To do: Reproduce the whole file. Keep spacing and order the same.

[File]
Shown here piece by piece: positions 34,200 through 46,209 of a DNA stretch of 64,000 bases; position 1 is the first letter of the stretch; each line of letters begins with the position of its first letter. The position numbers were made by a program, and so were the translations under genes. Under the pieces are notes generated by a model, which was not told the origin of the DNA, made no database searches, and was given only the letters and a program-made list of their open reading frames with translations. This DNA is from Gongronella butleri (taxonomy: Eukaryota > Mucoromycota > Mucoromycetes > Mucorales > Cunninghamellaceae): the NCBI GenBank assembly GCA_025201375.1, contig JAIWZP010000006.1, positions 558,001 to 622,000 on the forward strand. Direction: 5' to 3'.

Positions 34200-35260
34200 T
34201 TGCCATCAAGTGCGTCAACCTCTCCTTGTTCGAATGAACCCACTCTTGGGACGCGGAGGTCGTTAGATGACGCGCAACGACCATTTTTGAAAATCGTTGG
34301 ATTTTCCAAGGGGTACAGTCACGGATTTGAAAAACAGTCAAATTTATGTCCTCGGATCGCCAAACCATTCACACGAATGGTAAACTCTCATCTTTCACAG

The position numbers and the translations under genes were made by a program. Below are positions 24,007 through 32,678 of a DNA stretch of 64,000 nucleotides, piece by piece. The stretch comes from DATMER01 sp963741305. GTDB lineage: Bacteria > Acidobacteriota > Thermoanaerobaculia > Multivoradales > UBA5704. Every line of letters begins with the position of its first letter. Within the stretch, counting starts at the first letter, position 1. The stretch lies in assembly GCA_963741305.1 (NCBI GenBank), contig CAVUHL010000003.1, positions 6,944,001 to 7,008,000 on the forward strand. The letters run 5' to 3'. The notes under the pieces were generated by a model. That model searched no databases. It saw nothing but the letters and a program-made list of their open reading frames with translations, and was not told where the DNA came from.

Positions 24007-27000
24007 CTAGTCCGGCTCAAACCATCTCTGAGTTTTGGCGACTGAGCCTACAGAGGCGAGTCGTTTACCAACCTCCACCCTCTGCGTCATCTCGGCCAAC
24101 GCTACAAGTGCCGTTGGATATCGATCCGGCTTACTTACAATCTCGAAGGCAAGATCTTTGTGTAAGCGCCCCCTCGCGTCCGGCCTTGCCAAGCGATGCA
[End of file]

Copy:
Shown here piece by piece: positions 34,200 through 46,209 of a DNA stretch of 64,000 bases; position 1 is the first letter of the stretch; each line of letters begins with the position of its first letter. The position numbers were made by a program, and so were the translations under genes. Under the pieces are notes generated by a model, which was not told the origin of the DNA, made no database searches, and was given only the letters and a program-made list of their open reading frames with translations. This DNA is from Gongronella butleri (taxonomy: Eukaryota > Mucoromycota > Mucoromycetes > Mucorales > Cunninghamellaceae): the NCBI GenBank assembly GCA_025201375.1, contig JAIWZP010000006.1, positions 558,001 to 622,000 on the forward strand. Direction: 5' to 3'.

Positions 34200-35260
34200 T
34201 TGCCATCAAGTGCGTCAACCTCTCCTTGTTCGAATGAACCCACTCTTGGGACGCGGAGGTCGTTAGATGACGCGCAACGACCATTTTTGAAAATCGTTGG
34301 ATTTTCCAAGGGGTACAGTCACGGATTTGAAAAACAGTCAAATTTATGTCCTCGGATCGCCAAACCATTCACACGAATGGTAAACTCTCATCTTTCACAG

The position numbers and the translations under genes were made by a program. Below are positions 24,007 through 32,678 of a DNA stretch of 64,000 nucleotides, piece by piece. The stretch comes from DATMER01 sp963741305. GTDB lineage: Bacteria > Acidobacteriota > Thermoanaerobaculia > Multivoradales > UBA5704. Every line of letters begins with the position of its first letter. Within the stretch, counting starts at the first letter, position 1. The stretch lies in assembly GCA_963741305.1 (NCBI GenBank), contig CAVUHL010000003.1, positions 6,944,001 to 7,008,000 on the forward strand. The letters run 5' to 3'. The notes under the pieces were generated by a model. That model searched no databases. It saw nothing but the letters and a program-made list of their open reading frames with translations, and was not told where the DNA came from.

Positions 24007-27000
24007 CTAGTCCGGCTCAAACCATCTCTGAGTTTTGGCGACTGAGCCTACAGAGGCGAGTCGTTTACCAACCTCCACCCTCTGCGTCATCTCGGCCAAC
24101 GCTACAAGTGCCGTTGGATATCGATCCGGCTTACTTACAATCTCGAAGGCAAGATCTTTGTGTAAGCGCCCCCTCGCGTCCGGCCTTGCCAAGCGATGCA